Like you, I have a mother. Actually, I have two – mom and stepmom. Sort of. Let’s just say my FB relationship status for mothers would be “It’s complicated”.
My mom struggled. Her childhood and upbringing were difficult and I doubt she ever healed from it. She used alcohol, drugs, and men to try and escape what I can only assume was deep pain.
My stepmom struggled too. She went from being a single mom of one living in Mexico to being a mom/stepmom of four living in the US. Can you say “holy caca”?? We were a handful and my dad was gone from dawn until well past dusk so it would be a miracle if she hadn’t struggled.
I loved my mom and desperately wanted to be with her, but life with her was chaotic and scary so at a very young age, I knew living with my dad and stepmom was the safer choice.
But my stepmom wasn’t my mom and letting her in felt like a betrayal so I kept her at arms length. Silly, unless you’re five and miss your mom.
Thankfully, I had my sister. She’s older than me (like, older older; for security purposes, I won’t share her birth year but I repeat, she’s older) and was regularly given the opportunity to do things for me. She says she was forced – semantics – and still reminds me that when she had to give me a bath, she missed Happy Days. Ummm, you’re welcome?
Like any good big sister, she’d let me hang out in her room and listen to records (look it up kids) and watch while she practiced pom-pom routines. She’d protect me from my brother, which was a 24/7 gig, and let me get in her bed when I had nightmares.
In essence, she was my mother.
But our house was not an idyllic home and at 16 or 17 she left. While I don’t remember her exact age, the sadness of her leaving still brings tears to my eyes 30+ years later.
There’s something about having a mother that anchors a daughter. It gives her a foundation from which she knows she can leap and no matter the outcome, be ok. I never really had that. I had moments of it but they were fleeting and unreliable.
The closest I came to experiencing it was with my sister, so when she left, I grieved.
And then, I took her room. What can I say, sharing a room with my other sister for 10 years was getting old and no sense wasting a perfectly good bedroom. But, I really took it because it reminded me of her. I put my bed on the same wall and posters in the same places. I missed her and these things helped me miss her a little less. What I didn’t do was play the same music because if I had to listen to “Dixieland Delight” or “Mountain Music” one more freakin’ time…#sorrynotsorry to all you Alabama fans. Both of you.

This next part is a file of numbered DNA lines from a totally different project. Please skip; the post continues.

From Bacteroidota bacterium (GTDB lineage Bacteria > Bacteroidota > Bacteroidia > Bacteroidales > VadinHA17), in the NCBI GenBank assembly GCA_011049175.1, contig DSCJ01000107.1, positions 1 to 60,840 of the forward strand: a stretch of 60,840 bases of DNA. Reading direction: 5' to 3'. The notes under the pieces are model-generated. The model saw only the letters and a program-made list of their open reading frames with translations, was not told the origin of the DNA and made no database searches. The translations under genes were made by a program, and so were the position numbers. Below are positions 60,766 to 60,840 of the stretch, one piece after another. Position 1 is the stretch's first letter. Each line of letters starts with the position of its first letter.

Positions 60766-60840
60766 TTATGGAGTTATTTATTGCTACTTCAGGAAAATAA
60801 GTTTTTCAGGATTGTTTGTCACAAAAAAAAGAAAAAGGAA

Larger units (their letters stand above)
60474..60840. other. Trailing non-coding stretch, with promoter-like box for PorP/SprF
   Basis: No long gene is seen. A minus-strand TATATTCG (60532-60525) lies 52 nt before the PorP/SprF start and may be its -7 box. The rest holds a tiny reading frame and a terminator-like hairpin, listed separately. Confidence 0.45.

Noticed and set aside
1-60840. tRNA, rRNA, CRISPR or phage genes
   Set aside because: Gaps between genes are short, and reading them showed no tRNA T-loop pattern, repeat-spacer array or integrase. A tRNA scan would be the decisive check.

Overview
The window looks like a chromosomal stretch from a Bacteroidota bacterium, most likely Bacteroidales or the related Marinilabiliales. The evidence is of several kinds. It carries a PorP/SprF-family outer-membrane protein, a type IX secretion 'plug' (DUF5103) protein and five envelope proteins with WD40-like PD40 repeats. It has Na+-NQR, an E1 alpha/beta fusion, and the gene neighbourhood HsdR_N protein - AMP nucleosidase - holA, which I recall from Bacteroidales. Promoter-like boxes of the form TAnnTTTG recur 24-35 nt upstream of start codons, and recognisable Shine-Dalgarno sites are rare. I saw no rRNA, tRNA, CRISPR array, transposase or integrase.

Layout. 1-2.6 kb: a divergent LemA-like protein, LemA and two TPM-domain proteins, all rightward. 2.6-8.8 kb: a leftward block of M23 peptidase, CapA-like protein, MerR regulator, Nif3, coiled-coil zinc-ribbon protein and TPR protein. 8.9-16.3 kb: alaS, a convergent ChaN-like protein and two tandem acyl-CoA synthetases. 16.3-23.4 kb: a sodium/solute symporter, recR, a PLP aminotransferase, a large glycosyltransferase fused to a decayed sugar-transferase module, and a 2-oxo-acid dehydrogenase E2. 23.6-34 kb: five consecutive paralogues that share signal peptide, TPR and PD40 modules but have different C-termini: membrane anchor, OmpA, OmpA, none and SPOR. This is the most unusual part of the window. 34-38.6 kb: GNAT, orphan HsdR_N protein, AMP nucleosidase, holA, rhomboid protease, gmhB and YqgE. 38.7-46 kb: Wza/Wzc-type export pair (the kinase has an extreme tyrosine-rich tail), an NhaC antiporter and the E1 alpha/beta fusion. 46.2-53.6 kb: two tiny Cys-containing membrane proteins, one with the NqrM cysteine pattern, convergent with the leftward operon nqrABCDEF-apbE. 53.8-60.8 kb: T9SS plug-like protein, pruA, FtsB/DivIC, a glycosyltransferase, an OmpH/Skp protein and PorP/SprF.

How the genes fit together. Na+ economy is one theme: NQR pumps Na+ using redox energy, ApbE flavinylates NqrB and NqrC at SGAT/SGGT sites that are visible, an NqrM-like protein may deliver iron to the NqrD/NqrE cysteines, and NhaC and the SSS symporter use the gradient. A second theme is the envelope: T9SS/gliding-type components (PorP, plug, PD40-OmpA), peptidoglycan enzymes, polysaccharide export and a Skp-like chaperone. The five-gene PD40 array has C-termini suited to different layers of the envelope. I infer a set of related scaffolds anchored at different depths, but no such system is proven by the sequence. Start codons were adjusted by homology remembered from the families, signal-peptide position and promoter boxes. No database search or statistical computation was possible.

By the time my sister came back, she’d married and had a baby and we’d both grown up. I’d learned to protect myself from my brother and replaced her records with my cassette tapes. A few years later, I’d be the one to leave.
When I found out I was going to be a mama, I was terrified. I denied it, despite the 99.9% accurate pregnancy test and the doctor confirming it. I told the doctor no. That she was wrong. Note: pregnancy hormones do not make you more rational.
I was terrified because I had no blueprint for how to be a mama. I didn’t know what 75% of the shit was that Babies R’Us insisted I needed. At my shower while I opened gifts my friend would whisper, “that’s a onesie”, “that’s a burp cloth”, “that’s a bottle dryer”. After a half hour, SHE was terrified about me becoming a mother!
The week C was born, my sister drove from KS to NY to show me how to give a squirmy newborn a bath and cut fingernails so tiny you basically just clipped and hoped for the best.
And with that, my perspective shifted. I realized my blueprint for how to be a mama didn’t have to come from just the people whom I did or didn’t call mom. While they absolutely influenced me, it was my sister who taught me what it felt like to be mothered.
I’ve spent the last 11 years forging my own mama identity, but I’ll always know the foundation for it was laid in a little bedroom with two sisters and “Born Country” playing in the background.